Address76 Cathies Ln
Wantirna South, Victoria 3152
Telephone: (+61) 3-9881-9700
Announcement:30 October 1998
Groundbreaking and Site Dedication:20 March 1999 by P. Bruce Mitchell
Public Open House:2–10 June 2000
Dedication:16 June 2000 by Gordon B. Hinckley
Site:5.98 acres | 2.4 hectares
Exterior Finish:Snow white granite
Architectural Features:Single attached spire with an angel Moroni statue
Ordinance Rooms:Two instruction rooms (two-stage progressive), two sealing rooms, and one baptistry
Total Floor Area:10,700 square feet | 994 square meters
Elevation:314 feet | 96 meters
The Melbourne Australia Temple sits on a gently rising slope above the M3 freeway in the eastern suburbs of Melbourne, about 15 miles from the city center. The granite temple was constructed on the site of the stake center for the Melbourne Australia Maroondah Stake in the residential neighborhood of Wantirna South. The grounds are filled with trees and feature a beautiful semi-circular gathering plaza on the south side of the temple.
The groundbreaking ceremony for the Melbourne Australia Temple was held on the same day as the groundbreaking ceremonies for the Fresno California Temple, Fukuoka Japan Temple, and Tuxtla Gutiérrez Mexico Temple.
The Melbourne Australia Temple was announced by a letter from the First Presidency to local priesthood leaders dated October 30, 1998. A letter was sent the same day to priesthood leaders in Mexico announcing the Villahermosa Mexico Temple.
Before the Melbourne Australia Temple was built, Melbourne-area members took 12-hour bus trips to and from the Sydney Australia Temple to participate in temple ceremonies.
Elder P. Bruce Mitchell, second counselor in the Australia/New Zealand Area presidency, presided at the groundbreaking ceremony for the Melbourne Australia Temple. In his remarks, he quoted Elder John A. Widstoe of the Quorum of the Twelve: "'When we go through the temple for other people we taste the sweet joy of saviorhood and our stature becomes more like the Savior Jesus Christ who died to save us all.'" He asked that members pray daily during the construction of the temple that there would be no mishaps or undue delays.1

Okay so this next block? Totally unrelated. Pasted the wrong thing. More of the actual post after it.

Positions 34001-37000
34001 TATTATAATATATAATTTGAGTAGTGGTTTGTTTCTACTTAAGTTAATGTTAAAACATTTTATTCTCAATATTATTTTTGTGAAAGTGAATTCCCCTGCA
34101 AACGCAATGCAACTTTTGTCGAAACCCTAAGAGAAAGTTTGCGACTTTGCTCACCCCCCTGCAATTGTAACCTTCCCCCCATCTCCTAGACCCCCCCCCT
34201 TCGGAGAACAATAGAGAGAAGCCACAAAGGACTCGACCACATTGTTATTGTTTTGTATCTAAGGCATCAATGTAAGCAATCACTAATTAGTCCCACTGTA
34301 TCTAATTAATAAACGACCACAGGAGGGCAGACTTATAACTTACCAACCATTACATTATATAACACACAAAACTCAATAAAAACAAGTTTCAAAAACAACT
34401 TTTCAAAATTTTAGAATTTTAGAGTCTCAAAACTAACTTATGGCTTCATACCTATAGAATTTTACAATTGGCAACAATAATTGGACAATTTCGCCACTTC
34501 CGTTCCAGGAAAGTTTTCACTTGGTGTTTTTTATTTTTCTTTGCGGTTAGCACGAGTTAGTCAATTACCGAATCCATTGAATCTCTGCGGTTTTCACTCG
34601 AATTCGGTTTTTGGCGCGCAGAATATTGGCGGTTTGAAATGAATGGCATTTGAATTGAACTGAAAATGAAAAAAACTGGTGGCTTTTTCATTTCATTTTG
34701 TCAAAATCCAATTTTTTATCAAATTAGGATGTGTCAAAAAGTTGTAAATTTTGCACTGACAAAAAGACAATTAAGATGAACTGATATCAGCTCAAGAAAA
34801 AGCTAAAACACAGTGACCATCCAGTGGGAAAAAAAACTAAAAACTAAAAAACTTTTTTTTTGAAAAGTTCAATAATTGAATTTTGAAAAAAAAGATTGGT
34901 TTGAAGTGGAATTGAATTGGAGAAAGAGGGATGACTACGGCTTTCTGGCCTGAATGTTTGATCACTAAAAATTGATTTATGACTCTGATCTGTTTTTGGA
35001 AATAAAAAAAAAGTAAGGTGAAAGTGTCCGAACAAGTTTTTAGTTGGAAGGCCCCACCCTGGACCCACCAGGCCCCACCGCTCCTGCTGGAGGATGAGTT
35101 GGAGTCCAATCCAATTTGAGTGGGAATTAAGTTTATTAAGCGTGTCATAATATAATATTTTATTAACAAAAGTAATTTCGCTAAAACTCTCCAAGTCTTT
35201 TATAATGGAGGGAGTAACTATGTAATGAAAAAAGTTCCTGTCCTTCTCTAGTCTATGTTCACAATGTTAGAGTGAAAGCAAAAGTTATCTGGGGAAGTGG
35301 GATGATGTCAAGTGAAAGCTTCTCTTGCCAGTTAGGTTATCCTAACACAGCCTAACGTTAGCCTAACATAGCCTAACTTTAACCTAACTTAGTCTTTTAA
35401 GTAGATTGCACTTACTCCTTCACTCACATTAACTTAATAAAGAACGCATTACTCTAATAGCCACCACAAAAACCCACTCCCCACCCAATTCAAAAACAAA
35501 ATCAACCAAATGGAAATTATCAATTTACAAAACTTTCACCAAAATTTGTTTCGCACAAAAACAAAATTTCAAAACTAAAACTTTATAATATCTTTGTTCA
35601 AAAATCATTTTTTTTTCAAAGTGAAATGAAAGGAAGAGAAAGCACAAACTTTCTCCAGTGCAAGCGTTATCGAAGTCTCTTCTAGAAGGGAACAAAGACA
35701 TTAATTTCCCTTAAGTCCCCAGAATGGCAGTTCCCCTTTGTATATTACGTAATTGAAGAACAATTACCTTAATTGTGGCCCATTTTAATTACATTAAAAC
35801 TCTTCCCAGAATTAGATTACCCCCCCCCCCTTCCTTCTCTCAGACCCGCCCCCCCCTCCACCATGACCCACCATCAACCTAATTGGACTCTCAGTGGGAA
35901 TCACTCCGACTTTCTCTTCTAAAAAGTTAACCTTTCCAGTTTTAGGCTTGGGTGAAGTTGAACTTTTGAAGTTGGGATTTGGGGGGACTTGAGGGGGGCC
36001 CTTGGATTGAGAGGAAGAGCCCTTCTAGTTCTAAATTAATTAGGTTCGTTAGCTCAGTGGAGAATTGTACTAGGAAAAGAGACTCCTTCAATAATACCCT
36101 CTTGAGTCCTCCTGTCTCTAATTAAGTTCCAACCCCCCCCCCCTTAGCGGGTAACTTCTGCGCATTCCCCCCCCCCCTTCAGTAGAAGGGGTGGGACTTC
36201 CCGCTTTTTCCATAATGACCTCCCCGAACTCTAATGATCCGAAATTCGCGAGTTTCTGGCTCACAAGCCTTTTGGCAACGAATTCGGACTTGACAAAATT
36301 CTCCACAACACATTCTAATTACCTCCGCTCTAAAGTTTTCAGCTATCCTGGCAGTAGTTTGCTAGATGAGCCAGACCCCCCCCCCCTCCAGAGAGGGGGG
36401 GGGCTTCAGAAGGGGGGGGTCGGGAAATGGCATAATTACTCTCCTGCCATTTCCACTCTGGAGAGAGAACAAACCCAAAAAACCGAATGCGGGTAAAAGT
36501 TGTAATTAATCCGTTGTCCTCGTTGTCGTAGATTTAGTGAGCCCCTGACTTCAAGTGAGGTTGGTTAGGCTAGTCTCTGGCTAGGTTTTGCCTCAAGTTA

During the week-long open house for the Melbourne Australia Temple, more than 28,000 guests toured the building including approximately 250 business, community, civic, and interfaith leaders; and 150 neighbors and subcontractors. The governor of Victoria, His Excellency the Honourable Sir James Gobbo AC, was among the notable guests who visited the temple and was deeply impressed by its beauty and spirit.
The Melbourne Australia Temple was dedicated one day after the Adelaide Australia Temple by President Gordon B. Hinckley as part of an 11-day trip to Asia and the Pacific where he dedicated four temples. The other two temples dedicated were the Fukuoka Japan Temple and Suva Fiji Temple.
At the dedication of the Melbourne Australia Temple, stake president Murray Lobley said: "For 16 years we have traveled the 1,500 miles round trip to the Sydney temple and before that many members of the Church here had to sacrifice—sometimes their house, car and other possessions—so they could afford to make the journey to the New Zealand Temple." He continued: "We are now no longer enslaved by the tyranny of distance—we have been truly blessed to have a temple built in Melbourne."2
- Lindsay J. Sanders, "Ground is broken for Melbourne temple," Church News 5 Apr. 1999, 29 Mar. 1999 <https://www.thechurchnews.com/archive/1999-04-03/ground-is-broken-for-melbourne-temple-15399>.
- "'Spiritual sanctuaries' for faithful Adelaide, Melbourne members," Church News 23 Jun. 2000, 29 Mar. 2019 <https://www.thechurchnews.com/archive/2000-06-24/spiritual-sanctuaries-for-faithful-adelaide-melbourne-members-17887>.